A Guide to the CNI Fall 2006 Task Force Meeting
by Executive Director Clifford Lynch
The Fall 2006 CNI Task Force meeting offers a wide range of presentations that advance and report on CNI’s programs, showcase projects underway at Task Force member institutions, and highlight important national and international developments. Here is the “roadmap” to the sessions at the meeting, which includes both plenary events and an extensive series of breakout sessions focusing on current developments in networked information. As always, we have strived to present sessions that reflect late-breaking developments and also take advantage of our venue in Washington, DC to provide opportunities to interact with policy makers and funders.
As usual, the CNI meeting proper is preceded by an optional orientation session for new attendees — both representatives of new member organizations and new representatives or alternate delegates from existing member organizations — at 11:30 AM; guests are also welcome. Refreshments are available for all at 12:15 PM on Monday, December 4. The opening plenary is at 1:15 PM and will be followed by two rounds of parallel breakout sessions. Tuesday, December 5, includes additional rounds of parallel breakout sessions, lunch and the closing keynote, concluding around 3:30 PM. Along with plenary and breakout sessions, the meeting includes generous break time for informal networking with colleagues and a reception which will run till 7:00 PM on the evening of Monday, December 4, after which participants can enjoy a wide range of dining opportunities in the Washington area.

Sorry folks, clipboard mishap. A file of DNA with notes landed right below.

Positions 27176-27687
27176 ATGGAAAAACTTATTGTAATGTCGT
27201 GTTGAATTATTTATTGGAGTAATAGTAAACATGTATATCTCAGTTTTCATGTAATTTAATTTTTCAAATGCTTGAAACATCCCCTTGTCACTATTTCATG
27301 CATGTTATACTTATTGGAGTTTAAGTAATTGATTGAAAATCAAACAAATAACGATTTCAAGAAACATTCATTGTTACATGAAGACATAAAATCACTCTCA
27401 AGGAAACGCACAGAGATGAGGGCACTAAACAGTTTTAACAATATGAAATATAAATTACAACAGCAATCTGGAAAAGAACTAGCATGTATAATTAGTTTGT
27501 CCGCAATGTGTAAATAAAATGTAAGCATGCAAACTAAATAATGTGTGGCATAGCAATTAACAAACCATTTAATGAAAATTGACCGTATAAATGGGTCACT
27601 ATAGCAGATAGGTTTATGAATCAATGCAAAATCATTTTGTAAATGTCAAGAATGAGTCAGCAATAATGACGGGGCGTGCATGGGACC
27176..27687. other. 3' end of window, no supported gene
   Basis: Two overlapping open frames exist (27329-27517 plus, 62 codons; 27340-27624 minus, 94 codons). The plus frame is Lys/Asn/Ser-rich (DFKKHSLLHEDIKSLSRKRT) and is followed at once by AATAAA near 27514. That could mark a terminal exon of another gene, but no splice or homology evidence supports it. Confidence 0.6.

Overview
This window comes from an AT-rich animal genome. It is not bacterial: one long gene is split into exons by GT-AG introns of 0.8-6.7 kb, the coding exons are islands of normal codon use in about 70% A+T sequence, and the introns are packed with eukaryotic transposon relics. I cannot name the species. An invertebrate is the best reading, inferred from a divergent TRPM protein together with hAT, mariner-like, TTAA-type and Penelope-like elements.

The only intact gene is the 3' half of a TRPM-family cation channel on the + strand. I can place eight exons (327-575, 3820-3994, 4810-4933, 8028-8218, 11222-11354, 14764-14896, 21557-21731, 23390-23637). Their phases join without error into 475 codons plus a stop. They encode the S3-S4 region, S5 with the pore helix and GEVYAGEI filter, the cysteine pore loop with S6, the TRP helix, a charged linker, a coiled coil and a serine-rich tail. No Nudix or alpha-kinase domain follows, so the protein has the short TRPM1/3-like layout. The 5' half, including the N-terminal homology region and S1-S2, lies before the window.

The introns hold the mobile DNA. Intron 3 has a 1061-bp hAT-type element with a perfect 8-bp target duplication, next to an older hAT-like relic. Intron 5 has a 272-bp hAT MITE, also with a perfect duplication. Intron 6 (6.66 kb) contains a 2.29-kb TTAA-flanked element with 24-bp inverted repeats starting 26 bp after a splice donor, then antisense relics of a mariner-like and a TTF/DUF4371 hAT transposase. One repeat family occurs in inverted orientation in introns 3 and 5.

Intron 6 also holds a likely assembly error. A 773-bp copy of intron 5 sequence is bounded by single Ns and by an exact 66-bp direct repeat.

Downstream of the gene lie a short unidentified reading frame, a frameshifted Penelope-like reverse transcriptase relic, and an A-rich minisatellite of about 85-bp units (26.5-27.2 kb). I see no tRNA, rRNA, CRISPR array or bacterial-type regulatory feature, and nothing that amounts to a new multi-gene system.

In conjunction with the meeting, the Library of Congress is offering an information interchange session on developments with the National Digital Information Infrastructure and Preservation Program (NDIIPP), which will run from 8:30 to 11:45 AM on Monday morning. This is open to all CNI attendees, and no separate registration is necessary; the meeting will be in Meeting Room #2.